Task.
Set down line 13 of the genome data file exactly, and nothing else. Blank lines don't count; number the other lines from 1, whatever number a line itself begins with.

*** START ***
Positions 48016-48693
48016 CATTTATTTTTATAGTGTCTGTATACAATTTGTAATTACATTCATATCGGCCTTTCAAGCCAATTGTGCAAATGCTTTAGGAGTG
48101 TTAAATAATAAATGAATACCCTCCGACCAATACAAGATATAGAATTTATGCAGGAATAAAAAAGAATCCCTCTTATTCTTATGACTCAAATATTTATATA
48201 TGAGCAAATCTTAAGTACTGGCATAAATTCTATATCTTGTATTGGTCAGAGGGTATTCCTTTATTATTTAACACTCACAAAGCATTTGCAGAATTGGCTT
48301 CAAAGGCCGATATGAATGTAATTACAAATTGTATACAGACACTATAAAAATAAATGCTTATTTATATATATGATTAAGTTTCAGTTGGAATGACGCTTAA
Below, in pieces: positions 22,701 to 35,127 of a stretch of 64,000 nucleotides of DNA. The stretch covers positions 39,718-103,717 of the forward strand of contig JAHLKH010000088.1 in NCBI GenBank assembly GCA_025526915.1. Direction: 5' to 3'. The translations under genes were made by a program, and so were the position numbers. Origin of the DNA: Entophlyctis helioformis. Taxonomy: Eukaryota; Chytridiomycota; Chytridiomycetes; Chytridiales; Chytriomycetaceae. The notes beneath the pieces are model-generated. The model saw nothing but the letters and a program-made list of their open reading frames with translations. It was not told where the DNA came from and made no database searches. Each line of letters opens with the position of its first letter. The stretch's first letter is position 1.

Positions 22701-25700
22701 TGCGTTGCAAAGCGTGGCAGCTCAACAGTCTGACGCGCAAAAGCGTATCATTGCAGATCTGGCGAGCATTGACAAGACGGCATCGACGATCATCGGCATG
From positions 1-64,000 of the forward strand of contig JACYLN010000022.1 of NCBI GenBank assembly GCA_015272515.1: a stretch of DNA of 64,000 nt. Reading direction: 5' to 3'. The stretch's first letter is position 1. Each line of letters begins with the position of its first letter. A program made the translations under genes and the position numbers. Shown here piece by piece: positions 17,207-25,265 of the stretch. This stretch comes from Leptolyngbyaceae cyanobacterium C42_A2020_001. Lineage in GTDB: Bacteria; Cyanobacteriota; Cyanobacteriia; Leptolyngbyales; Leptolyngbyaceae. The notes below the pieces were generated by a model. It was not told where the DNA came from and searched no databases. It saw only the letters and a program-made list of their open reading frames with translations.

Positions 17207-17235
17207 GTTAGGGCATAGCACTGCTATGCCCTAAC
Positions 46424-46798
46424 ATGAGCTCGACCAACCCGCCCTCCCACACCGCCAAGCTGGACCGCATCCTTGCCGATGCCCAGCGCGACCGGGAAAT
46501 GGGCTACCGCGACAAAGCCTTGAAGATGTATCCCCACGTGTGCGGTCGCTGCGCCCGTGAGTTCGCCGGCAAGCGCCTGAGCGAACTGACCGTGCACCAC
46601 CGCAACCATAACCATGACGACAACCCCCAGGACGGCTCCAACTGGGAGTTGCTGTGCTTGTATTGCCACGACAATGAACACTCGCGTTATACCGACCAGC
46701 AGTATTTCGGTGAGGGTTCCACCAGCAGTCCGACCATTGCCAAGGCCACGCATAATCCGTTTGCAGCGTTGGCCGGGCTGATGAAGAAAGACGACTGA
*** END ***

46424 ATGAGCTCGACCAACCCGCCCTCCCACACCGCCAAGCTGGACCGCATCCTTGCCGATGCCCAGCGCGACCGGGAAAT